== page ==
Because I have co-authored a Holocaust-related book, I stay alert for stories of the kind we tell in They Were Just People: Stories of Rescue in Poland During the Holocaust.
Which is why this recent New York Times story attracted my attention.
It's about a Japanese diplomat, Chiune Sugihara (pictured here), who, almost alone, saved some 6,000 Jewish lives in World War II by going against the wishes of his own government and issuing visas to people desperate to flee the Nazis.
What I especially appreciate about the story is that it raises the difficult question of how to account for moral courage. That attribute can be rare, but perhaps we can encourage its presence in people if we know what leads to its formation.
One of those attributes seems to be an ability and desire to go things alone. As The Times story reports, "Research on those who rescued Jews during the Holocaust shows that many exhibited a streak of independence from an early age. Sugihara was unconventional in a society known for prizing conformity."
But there's another characteristic of people who display moral courage, the story notes: "A second characteristic of such heroes and heroines, as the psychologist Philip Zimbardo writes, is 'that the very same situations that inflame the hostile imagination in some people, making them villains, can also instill the heroic imagination in other people, prompting them to perform heroic deeds.' While the world around him disregarded the plight of the Jews, Sugihara was unable to ignore their desperation."
So in 1939, Sugihara was assigned by his government to run the Japanese consulate in Lithuania, where he soon discovered many Jews fleeing Poland after the Germans attacked and occupied it on Sept. 1 of that year.
What to do? Ask his government for permission to grant those Jews visas to go to Japan. The government firmly denied the request. Sugihara issued some 6,000 visas anyway.
The reality is that we really don't know how we would behave in Sugihara's situation or if we had been among the Jews fleeing Poland and the rest of the Third Reich. But perhaps it can help to try to have within ourselves a stubborn streak of independence and a heroic imagination.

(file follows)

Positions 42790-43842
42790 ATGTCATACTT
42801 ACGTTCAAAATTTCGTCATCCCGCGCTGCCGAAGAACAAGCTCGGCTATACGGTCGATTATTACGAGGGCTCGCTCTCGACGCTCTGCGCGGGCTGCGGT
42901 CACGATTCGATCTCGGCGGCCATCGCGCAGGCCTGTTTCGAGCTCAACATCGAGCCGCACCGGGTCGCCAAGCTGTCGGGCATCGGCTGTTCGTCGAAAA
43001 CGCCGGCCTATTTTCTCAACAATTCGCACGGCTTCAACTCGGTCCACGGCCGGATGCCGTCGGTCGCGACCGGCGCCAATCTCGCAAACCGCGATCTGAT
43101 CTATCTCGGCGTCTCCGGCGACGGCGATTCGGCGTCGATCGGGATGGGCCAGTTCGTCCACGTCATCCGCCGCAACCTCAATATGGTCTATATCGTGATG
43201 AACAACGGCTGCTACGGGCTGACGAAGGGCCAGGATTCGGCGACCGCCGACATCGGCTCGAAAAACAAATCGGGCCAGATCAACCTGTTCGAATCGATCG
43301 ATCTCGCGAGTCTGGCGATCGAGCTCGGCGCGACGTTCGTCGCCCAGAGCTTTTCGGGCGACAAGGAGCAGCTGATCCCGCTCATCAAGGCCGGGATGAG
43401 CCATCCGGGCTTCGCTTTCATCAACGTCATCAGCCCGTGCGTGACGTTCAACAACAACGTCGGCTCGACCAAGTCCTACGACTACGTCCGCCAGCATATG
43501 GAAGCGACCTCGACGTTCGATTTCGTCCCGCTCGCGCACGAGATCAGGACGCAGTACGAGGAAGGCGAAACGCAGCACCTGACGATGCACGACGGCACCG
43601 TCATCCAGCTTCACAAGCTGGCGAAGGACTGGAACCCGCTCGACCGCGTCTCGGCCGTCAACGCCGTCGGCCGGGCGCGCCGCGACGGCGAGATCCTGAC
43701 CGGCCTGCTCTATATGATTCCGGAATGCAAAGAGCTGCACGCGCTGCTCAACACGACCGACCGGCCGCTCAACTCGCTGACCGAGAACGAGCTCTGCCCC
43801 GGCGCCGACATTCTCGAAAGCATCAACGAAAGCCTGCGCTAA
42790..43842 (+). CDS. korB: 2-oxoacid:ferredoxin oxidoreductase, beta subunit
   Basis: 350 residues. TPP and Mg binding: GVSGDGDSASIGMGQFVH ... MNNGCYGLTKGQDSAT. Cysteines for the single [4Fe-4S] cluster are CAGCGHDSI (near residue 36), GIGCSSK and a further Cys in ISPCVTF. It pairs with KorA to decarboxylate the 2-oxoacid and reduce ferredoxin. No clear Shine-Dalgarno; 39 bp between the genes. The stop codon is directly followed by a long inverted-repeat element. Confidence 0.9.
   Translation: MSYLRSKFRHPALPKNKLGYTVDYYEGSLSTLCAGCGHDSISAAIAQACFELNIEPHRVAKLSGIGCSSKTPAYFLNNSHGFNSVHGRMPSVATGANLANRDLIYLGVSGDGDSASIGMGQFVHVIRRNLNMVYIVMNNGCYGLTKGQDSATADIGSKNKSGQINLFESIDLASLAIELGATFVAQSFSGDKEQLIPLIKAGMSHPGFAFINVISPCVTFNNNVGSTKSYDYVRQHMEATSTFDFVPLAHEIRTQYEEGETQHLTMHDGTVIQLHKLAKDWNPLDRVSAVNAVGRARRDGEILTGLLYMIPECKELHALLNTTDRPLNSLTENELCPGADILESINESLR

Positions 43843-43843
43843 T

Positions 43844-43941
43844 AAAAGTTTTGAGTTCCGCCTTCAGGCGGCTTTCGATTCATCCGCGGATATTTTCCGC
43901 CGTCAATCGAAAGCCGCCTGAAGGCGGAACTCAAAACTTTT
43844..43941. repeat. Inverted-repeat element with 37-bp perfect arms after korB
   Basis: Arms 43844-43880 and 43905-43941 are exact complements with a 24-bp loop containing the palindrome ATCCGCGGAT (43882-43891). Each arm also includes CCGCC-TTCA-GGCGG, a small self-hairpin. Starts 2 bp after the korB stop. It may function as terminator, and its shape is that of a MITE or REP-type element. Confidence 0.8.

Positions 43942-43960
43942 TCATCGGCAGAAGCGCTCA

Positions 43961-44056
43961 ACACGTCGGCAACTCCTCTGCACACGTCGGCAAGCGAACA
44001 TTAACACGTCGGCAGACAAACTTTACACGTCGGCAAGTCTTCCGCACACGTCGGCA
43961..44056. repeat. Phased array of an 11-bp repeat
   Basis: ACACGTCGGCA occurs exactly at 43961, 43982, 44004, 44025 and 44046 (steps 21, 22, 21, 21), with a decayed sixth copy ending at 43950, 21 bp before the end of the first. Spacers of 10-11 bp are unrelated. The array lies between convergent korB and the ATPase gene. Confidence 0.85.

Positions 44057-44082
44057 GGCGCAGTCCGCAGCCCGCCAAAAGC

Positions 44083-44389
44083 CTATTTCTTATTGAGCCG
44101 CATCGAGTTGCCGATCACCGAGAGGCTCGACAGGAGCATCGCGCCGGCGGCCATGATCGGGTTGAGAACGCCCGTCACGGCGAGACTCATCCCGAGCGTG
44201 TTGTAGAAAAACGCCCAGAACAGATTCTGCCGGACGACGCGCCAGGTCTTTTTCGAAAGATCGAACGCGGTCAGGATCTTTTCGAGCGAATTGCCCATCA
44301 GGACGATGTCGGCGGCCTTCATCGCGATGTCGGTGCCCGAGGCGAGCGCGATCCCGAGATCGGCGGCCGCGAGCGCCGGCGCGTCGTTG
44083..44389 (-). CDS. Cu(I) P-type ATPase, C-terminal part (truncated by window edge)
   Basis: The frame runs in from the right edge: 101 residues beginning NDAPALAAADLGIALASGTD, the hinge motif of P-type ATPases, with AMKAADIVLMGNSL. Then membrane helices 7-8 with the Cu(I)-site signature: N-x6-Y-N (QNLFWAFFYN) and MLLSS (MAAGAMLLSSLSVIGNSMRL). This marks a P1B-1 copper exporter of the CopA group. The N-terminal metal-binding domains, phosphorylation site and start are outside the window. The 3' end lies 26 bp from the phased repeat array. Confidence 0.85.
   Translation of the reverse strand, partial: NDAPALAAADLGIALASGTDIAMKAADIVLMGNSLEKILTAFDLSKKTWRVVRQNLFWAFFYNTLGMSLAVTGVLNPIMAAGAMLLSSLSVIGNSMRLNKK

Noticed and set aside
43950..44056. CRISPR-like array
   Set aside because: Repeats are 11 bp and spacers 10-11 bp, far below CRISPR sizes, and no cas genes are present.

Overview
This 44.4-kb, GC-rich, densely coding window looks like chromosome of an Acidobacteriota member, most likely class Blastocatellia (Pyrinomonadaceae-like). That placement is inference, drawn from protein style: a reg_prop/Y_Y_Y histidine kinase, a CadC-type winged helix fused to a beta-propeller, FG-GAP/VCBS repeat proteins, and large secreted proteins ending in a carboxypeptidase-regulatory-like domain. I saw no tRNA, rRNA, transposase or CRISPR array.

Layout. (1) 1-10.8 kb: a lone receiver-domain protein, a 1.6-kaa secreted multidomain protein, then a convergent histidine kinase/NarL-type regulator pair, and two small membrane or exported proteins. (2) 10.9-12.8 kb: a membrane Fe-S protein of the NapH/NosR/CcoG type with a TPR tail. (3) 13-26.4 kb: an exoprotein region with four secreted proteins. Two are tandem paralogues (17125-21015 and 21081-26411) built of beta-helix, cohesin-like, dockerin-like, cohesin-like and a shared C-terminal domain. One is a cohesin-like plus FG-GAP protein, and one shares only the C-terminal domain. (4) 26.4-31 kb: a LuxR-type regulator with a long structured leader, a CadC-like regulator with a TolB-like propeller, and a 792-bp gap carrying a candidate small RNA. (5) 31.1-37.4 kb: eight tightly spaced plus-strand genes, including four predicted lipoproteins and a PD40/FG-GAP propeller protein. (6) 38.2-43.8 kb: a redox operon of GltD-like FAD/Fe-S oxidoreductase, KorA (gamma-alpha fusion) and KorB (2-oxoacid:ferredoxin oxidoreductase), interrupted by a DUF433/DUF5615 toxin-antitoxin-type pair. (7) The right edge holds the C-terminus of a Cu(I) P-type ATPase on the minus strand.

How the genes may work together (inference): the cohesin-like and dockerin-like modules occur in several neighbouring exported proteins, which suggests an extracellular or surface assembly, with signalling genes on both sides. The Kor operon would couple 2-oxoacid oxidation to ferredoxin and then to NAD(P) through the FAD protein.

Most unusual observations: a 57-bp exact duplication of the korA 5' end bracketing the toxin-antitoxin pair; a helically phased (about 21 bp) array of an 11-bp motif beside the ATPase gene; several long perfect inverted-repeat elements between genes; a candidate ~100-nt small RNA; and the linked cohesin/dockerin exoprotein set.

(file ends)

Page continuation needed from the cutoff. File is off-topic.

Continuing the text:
Rabbi David Wolpe, author of The Times piece, describes what he said to students in Japan to whom he spoke about the heroic work of Sugihara, who had attended the same school as those students:
"I told the students that one day in each of their lives there would be a moment when they would have to decide whether to close the door or open their hearts. When that moment arrives, I implored them, remember that they came from the same school as a great man who when the birds flew to him for refuge, did not turn them away."
Can moral courage be taught? Can it be learned? I don't know. But trying is worth the effort even if it succeeds only once.
(For a Japanese account of Sugihara's heroism, click here.)
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AN IDOLATROUS POLITICS
Here's a timely reminder found in this Religion News Service column: ". . .politics — political outcomes, in particular — are not a good place for human beings to invest our ultimate hopes and dreams. They inevitably let us down." As closely as politics and religion might be tied together at times, they are different. To put politics first is, in some ways, to make it an idol. And that's the first thing religion teaches -- all sin, in the end, is idolatry.